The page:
And so now in this fourth week of Advent we focus on the Annunciation (Luke1:26-28), a mystery of epic proportions that defies rational explanation. It stuns us to hear some attempt to reduce the virgin birth to a mere story of an unwed pregnant teenager. Have we come to a time when anything that did not stand up to reason or that we couldn’t explain, should be characterized as primitive and infantile? Why do we think that an almighty spiritual being is confined to man’s intellect and his feeble language to communicate? Do we not see how metaphor and poetry reveal meaning, not explanation, on a deep personal level?

A few years ago we had an opportunity to travel through Eastern Europe, making our way from the Black Sea to Amsterdam. I was taken aback by the devastation in human lives caused by the failure of the “great social experiment,” that created societies whose wealth was shared but only among those at the top. So great buildings were erected for the personal aggrandizement of the elite while sacrificing the welfare of the people who were desperate for food and who desired a modicum of personal enrichment. On the other hand, I was impressed with the number of churches and cathedrals that were reopened after decades of being forced to close. While they appeared to be flourishing, they served more to support tourism than worship.

Looking at the beautiful classical paintings and art in these churches made me wonder what it was that inspired the artists to create poetic images and visual metaphors depicting the “mysteries” of Christianity. It occurred to me that their art was spoken in a language all its own and derived its source from inspiration and not the intellect, and while the cynic might deride the image of the Angel Gabriel appearing to Mary, the artist understood it completely. Art and music are languages of the soul and bypass our rational being to speak to us at a level we cannot explain or know but do we really need explanation for something we feel down deep?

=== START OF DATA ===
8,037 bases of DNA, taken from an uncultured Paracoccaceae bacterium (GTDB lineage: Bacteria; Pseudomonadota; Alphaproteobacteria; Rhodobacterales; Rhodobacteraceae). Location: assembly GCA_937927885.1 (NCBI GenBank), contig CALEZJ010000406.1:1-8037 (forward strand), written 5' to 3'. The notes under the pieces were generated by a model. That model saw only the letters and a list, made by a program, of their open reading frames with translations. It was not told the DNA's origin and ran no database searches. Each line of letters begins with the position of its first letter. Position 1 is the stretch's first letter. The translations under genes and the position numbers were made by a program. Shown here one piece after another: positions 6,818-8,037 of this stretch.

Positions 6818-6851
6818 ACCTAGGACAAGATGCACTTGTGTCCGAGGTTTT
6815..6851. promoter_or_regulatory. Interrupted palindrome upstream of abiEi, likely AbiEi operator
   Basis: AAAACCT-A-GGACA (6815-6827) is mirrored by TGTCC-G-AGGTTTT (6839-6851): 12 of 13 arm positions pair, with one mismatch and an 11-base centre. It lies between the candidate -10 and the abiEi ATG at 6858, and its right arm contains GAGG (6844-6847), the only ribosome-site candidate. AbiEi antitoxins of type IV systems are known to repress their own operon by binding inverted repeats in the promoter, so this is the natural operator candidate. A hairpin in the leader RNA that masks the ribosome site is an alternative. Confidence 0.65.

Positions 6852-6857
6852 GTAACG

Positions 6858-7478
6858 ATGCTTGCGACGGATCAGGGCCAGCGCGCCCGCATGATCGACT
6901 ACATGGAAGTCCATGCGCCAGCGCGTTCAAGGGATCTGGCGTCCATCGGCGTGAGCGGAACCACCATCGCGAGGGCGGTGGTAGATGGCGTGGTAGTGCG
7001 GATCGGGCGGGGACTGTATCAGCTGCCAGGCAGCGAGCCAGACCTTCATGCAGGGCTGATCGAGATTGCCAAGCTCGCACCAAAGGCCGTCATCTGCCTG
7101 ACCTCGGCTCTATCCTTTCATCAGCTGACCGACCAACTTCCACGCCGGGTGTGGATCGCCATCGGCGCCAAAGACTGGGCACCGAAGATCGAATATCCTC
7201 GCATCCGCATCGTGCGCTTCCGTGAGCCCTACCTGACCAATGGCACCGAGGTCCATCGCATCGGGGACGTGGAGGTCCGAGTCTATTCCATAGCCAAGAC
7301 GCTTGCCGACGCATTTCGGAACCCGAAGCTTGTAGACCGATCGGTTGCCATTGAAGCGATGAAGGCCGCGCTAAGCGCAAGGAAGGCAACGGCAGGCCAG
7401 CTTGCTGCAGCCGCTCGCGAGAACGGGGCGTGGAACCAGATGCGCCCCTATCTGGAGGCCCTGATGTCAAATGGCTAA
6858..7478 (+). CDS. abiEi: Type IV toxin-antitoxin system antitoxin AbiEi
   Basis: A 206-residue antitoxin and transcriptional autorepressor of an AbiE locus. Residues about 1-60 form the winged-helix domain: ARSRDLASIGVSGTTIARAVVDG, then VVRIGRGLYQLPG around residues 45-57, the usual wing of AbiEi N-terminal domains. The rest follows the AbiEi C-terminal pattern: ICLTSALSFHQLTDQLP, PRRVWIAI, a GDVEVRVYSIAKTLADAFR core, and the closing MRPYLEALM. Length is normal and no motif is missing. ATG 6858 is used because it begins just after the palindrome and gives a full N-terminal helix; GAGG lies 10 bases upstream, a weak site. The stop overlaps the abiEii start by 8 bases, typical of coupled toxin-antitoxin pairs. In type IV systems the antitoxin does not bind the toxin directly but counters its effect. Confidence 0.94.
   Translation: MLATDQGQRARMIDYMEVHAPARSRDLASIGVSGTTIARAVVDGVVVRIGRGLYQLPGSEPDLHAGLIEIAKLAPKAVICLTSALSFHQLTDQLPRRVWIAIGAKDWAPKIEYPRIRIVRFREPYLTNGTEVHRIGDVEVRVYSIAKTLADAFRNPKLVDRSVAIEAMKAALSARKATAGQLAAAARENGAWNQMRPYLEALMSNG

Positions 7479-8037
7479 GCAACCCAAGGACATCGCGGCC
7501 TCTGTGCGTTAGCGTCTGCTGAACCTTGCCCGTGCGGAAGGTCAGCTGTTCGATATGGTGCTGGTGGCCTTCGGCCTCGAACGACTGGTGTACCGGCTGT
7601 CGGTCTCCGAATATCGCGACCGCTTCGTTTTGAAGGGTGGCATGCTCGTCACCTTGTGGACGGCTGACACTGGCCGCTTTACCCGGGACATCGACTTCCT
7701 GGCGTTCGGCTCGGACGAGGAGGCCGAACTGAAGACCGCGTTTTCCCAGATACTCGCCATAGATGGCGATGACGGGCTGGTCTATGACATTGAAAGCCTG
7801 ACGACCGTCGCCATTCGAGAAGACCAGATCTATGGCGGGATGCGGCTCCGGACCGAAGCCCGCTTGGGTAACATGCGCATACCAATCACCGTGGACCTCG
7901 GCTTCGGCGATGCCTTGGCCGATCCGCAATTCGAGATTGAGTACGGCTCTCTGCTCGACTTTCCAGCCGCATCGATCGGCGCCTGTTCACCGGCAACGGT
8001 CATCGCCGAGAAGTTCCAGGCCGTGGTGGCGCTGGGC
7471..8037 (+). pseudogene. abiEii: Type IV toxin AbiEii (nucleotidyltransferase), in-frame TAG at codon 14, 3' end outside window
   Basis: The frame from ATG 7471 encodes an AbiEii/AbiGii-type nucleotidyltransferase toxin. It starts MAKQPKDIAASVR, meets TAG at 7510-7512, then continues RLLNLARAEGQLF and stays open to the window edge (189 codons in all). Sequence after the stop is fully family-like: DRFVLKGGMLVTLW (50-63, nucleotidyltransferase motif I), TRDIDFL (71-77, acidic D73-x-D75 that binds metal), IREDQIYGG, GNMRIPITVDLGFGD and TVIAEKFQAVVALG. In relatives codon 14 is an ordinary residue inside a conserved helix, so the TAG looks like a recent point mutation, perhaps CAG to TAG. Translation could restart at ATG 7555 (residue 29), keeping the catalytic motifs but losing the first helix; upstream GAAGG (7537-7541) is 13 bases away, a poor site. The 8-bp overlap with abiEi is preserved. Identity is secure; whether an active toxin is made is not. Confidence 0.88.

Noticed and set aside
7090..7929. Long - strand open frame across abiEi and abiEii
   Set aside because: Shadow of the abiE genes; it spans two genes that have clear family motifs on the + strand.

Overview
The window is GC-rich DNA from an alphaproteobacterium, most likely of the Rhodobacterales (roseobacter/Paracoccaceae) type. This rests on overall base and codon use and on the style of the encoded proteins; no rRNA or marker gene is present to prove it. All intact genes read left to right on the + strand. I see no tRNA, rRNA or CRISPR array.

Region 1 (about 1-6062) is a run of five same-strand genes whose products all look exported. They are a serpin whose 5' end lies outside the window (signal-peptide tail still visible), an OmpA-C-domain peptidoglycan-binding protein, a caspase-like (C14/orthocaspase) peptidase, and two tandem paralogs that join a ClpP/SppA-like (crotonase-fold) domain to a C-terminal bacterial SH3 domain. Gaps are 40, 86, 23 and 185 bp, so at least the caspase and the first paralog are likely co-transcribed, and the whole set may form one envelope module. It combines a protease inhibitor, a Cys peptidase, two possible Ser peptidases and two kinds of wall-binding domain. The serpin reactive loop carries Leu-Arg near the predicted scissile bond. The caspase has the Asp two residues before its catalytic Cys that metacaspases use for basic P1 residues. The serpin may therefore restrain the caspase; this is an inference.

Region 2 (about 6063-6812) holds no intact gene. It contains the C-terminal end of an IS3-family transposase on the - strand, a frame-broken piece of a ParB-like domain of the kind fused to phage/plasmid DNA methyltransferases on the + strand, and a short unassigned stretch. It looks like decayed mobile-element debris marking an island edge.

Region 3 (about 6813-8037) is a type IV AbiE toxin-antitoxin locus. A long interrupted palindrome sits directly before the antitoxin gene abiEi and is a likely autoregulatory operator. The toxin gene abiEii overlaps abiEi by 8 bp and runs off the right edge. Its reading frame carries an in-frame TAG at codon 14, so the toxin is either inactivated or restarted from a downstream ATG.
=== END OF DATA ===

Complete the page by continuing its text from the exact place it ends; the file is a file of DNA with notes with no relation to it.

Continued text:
When we allow God’s love to break through into our consciousness as we contemplate the Mysteries of the Annunciation and Virgin birth, do we run from it? Do we ask it to explain what it cannot? Or are we “virgin” enough to surrender to our deepest self and allow it to fill our being? We cannot ask it to explain what it cannot.

Saturday, December 9, 2017

Oh Come, Oh Come, Oh come Emmanuel

By their nature the “Word” and “Light” and the realities they evoke lend themselves as apt symbols of the truth about Jesus and of What God is doing in Jesus in cooperation with the Spirit. The Trinitarian God is wholly part and parcel of this divine self-revelation and outreach to us.

This divine revelation is at the heart of our coming Christmas celebration. In the Christmas mystery we proclaim that Jesus is the divine revelatory presence of God among us and for us. St. John tells us that Jesus, as the Word of God, brings all things into being as the Light of God in this world. St. John further says that in Jesus and in the daily witness of those who live in his Holy Spirit, the darkness of this world is pushed back, step by step, moment by moment in a challenging exercise of religious and spiritual patience until at last, the full saving power of God dries the final tears and heals the wounds we so regularly cause each other in a world that lost its way within the life and time of Adam and Eve. (John: 6-8, 19-2)

Jesus is the Light of the world--he shows us our true selves, he previews our collective destiny, he is the on-going answer to our most selfless and generous and loving prayers.

Come, let us gather together this Christmas Day and this Christmas Season to celebrate God’s coming among us as one of us in Jesus—whose total reality is spelled out in his divinely given name: Emanuel, “God with us,.”’ (
Ronald Cioffi, December 23, 2011)

Saturday, December 2, 2017

Prepare the Way of The Lord

In January of 2007, The Washington Post videotaped the reactions of commuters at a D.C. Metro (subway) stop to the music of a violinist. The overwhelming majority of the 1000+ commuters were too busy to stop. A few did, briefly, and some of them threw a couple of bills into the violin case of the street performer. No big deal, just an ordinary day on the Metro. Except it wasn't an ordinary day. The violinist wasn't just another street performer; he was Joshua Bell, one of the world's finest concert violinists, playing his multi-million dollar Stradivarius. Three days earlier he had filled Boston's Symphony Hall with people paying over $100/seat to hear him play similar pieces. The question the Post author and many others since have asked is simple: Have we been trained to recognize beauty outside the contexts we expect to encounter beauty? Or, to put it another way, can we recognize great music anywhere outside of a concert hall?